Talking About Sexual Harassment/Assault: The Celeb Effect

My friend Ana said something recently that I can’t stop thinking about. Both of us being in our mid-twenties, we routinely talk about what in the world we’re going to do with our lives. While my ideas all over the place, she has hers ranked in order. Yesterday she told me that she’s currently exploring her third option, becoming an actress. Her reasoning? “Think about who gets listened to in this country. Not the academics, scientists, students. Nah, none of us. It’s the celebrities who people listen to the most.” The thing is, she’s right.

In the United States we look to celebrities for advice on everything. From body products to political opinions, a celebrity is far more likely to sway our opinions than an average person on the street.* When a celebrity dictates that a topic is important and needs to be talked about, that’s when the conversations finally happen. The current topic? Sexual harassment and assault.

How many articles have you seen with various celebrities, men and women alike, sharing their experiences with sexual assault/harassment? How many have you seen of average people? Do you recognize this cycle? Coupled with our shorter attention spans, by allowing celebrities to dictate social movements we have a huge issue.

My issue with all of this is the disassociation that it enables in our society. It’s much easier to point and say, “Oh wow, look at all those beautiful women who were forced into sexual assault because of their careers” than to really look at the toxic rape culture we’re perpetuating.

Rape culture is difficult to take on. It’s intertwined in our society and constantly pointing it out will cause others to deem you a feminazi.The best way to show that you don’t like something, other than complaining about it to all of your friends, is to not support it financially. It’s easy to say, “Shame on you Quentin Tarantino for working with Weinstein even though you knew he was sexually assaulting women,” but much more difficult to stop watching movies produced by the Weinstein Company. I mean, how can we stop watching Pulp Fiction? It’s a claaassic.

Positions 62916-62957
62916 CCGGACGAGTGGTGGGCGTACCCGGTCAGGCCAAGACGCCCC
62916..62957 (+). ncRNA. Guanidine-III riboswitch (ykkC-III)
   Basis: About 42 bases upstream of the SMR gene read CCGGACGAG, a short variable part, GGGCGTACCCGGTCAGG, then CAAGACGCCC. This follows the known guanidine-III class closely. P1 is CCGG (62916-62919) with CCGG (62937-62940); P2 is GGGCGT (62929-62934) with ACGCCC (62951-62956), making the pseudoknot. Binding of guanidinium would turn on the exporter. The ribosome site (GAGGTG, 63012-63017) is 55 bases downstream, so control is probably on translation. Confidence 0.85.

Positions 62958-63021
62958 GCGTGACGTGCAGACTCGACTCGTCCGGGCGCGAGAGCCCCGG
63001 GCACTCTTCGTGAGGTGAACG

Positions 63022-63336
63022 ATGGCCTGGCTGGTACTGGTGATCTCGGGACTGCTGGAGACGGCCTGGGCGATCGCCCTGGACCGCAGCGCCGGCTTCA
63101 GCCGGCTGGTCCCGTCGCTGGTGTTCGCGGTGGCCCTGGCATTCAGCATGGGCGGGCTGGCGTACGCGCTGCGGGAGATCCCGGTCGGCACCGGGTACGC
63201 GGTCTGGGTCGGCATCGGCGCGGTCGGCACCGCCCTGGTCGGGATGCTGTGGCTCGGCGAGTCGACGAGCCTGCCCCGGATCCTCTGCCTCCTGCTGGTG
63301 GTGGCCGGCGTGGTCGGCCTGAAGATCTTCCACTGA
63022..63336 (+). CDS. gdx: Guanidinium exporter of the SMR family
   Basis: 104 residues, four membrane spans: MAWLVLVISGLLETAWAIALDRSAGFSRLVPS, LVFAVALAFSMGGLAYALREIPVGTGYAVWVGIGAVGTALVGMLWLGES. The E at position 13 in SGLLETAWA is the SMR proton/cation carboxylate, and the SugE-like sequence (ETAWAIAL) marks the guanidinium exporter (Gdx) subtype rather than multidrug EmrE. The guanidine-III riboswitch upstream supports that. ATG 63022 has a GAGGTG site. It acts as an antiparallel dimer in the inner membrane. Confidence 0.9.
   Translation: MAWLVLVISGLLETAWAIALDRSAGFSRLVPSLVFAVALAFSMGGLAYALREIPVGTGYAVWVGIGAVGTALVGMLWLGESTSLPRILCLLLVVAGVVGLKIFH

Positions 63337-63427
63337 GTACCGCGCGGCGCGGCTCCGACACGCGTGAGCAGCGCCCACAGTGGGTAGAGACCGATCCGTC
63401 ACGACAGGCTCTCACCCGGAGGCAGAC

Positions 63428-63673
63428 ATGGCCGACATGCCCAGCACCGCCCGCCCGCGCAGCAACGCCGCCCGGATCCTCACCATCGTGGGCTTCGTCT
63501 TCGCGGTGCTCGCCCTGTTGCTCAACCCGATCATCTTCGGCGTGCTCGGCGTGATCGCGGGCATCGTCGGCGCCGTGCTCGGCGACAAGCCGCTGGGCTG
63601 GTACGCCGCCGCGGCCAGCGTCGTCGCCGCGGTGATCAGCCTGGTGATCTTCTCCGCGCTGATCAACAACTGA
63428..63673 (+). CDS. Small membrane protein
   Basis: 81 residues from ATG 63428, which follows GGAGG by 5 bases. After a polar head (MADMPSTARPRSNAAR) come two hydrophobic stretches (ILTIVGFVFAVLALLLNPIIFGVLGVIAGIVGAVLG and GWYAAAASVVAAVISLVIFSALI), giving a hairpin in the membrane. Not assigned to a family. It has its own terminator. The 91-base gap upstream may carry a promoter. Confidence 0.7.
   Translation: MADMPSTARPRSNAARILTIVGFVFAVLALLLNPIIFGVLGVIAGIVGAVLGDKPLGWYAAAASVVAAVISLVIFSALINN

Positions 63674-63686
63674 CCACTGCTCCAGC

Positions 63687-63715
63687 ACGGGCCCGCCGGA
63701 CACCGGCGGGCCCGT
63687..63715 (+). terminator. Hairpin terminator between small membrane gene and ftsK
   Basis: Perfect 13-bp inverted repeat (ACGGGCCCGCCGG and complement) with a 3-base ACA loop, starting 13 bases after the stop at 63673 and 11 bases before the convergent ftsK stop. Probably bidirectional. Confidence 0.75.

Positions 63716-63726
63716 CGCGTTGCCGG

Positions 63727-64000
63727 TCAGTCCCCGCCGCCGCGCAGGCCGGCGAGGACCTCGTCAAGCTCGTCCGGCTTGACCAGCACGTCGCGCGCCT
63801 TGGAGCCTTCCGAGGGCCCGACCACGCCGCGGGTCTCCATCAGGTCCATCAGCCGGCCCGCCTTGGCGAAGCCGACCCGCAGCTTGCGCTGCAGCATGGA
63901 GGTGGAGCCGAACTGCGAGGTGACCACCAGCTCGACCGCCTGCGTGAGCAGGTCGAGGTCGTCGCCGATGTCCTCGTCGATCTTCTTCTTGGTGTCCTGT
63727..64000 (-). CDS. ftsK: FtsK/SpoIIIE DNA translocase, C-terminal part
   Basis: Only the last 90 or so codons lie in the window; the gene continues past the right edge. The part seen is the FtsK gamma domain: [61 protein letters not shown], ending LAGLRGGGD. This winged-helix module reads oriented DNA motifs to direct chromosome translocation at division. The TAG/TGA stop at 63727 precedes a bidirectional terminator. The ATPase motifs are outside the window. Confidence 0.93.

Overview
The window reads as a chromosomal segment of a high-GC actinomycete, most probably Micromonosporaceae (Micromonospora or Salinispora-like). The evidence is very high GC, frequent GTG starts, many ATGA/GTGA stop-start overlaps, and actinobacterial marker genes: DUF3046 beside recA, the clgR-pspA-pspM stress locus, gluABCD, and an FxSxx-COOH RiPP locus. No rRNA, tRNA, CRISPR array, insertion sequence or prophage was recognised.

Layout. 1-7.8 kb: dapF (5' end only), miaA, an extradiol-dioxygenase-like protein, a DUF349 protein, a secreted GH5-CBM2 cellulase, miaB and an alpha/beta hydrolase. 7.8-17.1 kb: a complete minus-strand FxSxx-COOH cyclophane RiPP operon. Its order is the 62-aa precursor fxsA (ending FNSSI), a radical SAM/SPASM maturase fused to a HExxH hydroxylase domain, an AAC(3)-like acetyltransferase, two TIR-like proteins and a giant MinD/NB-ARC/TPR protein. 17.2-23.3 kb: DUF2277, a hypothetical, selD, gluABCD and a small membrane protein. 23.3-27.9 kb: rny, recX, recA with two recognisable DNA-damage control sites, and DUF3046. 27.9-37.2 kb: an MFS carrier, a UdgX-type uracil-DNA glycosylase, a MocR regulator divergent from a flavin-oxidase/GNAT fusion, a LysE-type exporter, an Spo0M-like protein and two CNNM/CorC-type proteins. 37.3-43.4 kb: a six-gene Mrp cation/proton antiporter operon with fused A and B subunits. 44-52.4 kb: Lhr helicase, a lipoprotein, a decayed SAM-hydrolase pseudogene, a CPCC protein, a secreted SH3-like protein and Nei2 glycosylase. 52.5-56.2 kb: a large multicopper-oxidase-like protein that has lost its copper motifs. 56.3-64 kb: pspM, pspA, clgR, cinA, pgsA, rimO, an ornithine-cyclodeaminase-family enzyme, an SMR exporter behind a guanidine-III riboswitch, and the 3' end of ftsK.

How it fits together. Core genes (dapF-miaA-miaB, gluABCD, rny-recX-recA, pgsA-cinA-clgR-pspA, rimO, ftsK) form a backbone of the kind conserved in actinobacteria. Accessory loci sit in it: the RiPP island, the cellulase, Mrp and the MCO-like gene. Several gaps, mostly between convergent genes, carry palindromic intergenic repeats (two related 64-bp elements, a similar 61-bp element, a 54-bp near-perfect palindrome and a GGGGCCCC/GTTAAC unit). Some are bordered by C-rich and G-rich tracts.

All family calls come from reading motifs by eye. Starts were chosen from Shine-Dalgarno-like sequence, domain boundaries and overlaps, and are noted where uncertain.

Let’s think about how easy it can be to talk about these celeb’s stories. Oh I just heard Lupita Nyong’o’s story about being harassed by Weinstein. Omg me too! She’s so strong for speaking out about it. Yet, how does this conversation go when a loved one of yours brings up how they were assaulted or harassed? What are our responses then? I hate to break it to you but, “I’m so sorry that happened to you,” then changing the subject isn’t as helpful as you want it to be. It also shouldn’t take Me too going viral for us to finally listen and express our solidarity with loved ones who share their stories.

If you only take one thing away from this Weinstein scandal, let it be that you no longer need celebrities to tell you it’s important to talk about sexual harassment/assault. Talk about it, no matter how uncomfortable it may be. You never know which one of your loved ones will come to you and share their story because they know you’ll listen and provide them with a safe space. It all starts with awareness, let’s not delay until the next Hollywood scandal.

 

 

 

* This celebrity privilege is not all encapsulating. An example of this would be Colin Kaepernick, last year urging the masses to have conversations about police brutality and racial inequality by kneeling during the national anthem. What did he get from all of this? Unemployed. When did we finally start talking about the topics he wanted? Never, instead we talked about the flag and what it means to be patriotic once Trump called football players who kneel S.O.B.’s.

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